Victim-Defined Advocacy – Systemic Level

Systemic victim-defined advocacy is an approach that ensures the range of victims’ experiences of violence, cultures, family and life circumstances determine the direction of strategic efforts to improve systemic responses.Advocates integrate their knowledge of victims’ needs into policy and systemic analysis and advocacy. Advocates have the responsibility of understanding the diverse needs and perspectives of victims and making such information-gathering an ongoing part of advocacy.

While defining systemic advocacy by the needs of adult and child victims provides a framework and guidance for advocacy, victims are not the only source of information, nor will such information, by itself, provide the answers to tough policy questions. For example, advocates will find that one group of victims may be harmed by a systemic response that would at the same time help others. Nor will gathering information from victims provide a complete policy analysis. Advocates must also thoroughly understand the system in which they are advocating, as well as the perspectives of collaborative partners. It is the integration of all this information — victims’ needs, thorough knowledge of the system, and collaborative partner perspectives — that will lead to comprehensive solutions.


Comprehensive solutions require responses from multiple sources. No one field or system or organization can do it alone. Victim needs and perspectives drive the purpose of the collaboration. Working relationships, money, politics, power dynamics, shared/conflicting goals, and culture affect the depth and functionality of the collaboration.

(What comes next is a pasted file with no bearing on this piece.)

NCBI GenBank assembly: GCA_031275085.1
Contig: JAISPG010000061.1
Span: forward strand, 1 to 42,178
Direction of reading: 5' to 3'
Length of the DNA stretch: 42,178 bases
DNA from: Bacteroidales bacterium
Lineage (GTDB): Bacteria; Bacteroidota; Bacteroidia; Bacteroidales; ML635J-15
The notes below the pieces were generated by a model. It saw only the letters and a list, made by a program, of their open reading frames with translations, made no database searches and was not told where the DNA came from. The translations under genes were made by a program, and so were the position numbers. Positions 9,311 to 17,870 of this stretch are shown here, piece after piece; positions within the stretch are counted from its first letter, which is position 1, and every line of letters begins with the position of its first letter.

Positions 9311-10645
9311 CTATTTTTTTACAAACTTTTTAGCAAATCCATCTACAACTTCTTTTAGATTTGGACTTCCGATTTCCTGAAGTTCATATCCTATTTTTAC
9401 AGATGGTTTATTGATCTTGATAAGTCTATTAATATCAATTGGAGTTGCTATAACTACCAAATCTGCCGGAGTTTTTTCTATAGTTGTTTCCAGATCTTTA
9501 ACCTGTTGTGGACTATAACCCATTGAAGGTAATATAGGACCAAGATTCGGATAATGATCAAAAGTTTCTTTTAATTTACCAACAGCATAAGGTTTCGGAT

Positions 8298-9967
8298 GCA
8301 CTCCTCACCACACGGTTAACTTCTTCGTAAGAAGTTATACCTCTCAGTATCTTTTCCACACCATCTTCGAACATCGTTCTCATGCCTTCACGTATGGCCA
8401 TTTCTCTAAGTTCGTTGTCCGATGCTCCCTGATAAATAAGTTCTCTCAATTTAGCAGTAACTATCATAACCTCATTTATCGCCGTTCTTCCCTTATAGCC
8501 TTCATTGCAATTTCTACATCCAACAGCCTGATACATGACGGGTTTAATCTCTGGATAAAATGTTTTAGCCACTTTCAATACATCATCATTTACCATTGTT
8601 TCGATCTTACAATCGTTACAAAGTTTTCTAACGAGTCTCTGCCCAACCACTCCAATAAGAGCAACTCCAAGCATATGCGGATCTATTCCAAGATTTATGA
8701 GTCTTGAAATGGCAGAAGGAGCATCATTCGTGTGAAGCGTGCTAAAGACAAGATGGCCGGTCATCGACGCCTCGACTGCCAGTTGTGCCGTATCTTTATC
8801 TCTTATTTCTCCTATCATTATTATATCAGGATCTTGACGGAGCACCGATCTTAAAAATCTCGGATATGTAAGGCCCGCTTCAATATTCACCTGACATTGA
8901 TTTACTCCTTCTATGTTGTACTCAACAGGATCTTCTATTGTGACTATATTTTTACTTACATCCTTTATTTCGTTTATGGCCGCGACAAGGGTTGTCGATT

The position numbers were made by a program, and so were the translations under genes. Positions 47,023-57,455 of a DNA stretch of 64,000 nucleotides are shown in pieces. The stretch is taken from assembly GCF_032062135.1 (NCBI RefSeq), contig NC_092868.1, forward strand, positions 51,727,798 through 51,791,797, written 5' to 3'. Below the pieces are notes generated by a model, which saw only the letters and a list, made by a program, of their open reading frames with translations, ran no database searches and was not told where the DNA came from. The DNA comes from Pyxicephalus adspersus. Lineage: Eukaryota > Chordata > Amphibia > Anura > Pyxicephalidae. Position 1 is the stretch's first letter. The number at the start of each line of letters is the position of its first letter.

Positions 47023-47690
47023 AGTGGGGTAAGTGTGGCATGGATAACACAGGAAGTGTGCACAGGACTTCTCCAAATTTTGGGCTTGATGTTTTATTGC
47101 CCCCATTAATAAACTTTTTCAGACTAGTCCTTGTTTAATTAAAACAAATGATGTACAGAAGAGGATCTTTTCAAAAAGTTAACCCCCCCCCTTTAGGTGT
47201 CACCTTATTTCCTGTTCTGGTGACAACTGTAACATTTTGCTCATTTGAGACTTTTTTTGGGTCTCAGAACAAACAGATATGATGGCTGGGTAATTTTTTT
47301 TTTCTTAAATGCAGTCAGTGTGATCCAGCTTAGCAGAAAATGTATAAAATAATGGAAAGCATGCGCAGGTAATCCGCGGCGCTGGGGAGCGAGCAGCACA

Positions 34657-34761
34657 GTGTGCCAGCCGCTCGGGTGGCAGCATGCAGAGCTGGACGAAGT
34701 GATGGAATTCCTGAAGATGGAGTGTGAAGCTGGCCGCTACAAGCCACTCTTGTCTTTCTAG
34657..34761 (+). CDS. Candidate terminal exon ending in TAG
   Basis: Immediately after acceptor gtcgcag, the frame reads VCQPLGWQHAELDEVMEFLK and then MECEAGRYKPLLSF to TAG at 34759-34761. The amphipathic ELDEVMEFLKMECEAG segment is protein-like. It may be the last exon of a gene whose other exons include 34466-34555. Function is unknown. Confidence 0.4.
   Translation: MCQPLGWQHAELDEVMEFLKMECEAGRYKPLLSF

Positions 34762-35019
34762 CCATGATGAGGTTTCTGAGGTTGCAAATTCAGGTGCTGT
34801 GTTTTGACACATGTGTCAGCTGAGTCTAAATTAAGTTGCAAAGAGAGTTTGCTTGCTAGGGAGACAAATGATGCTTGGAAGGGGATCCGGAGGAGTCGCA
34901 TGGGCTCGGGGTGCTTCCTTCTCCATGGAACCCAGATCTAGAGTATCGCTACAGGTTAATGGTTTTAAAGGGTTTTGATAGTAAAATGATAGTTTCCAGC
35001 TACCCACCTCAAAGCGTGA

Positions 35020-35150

Advocate-Defined Resources

BCS strives to provide what advocates need to offer victim-defined advocacy. Advocate perspectives and circumstances determine what we offer. Information is ready to use. Guidance is practical and feasible. The steps for incremental change are identified. We know why the work is hard. This understanding informs BCS information and tools.


Victim – BCS currently uses “victim” because the word is widely understood to differentiate the person experiencing violence from the person who batters, conveys the harmful reality of violence, and preserves our core focus as comprehensive solutions advocacy expands the strategies and substance of our work. Current labels, including “victim,” “battered woman,” and “survivor” are inadequate and are not the words that those experiencing violence use to describe their experiences or themselves. BCS continues to seek language that honors the experiences of all those affected.

Gender – There are women who are the victim of a male or female partner. There are men who are the victim of a male or female partner. Because a man abusing a female partner is by far the most common, BCS most frequently uses “she” or “woman” when referring to a victim and “he” or “man” when referring to those who batter. All victims deserve advocacy that is accessible and helpful, and that they define.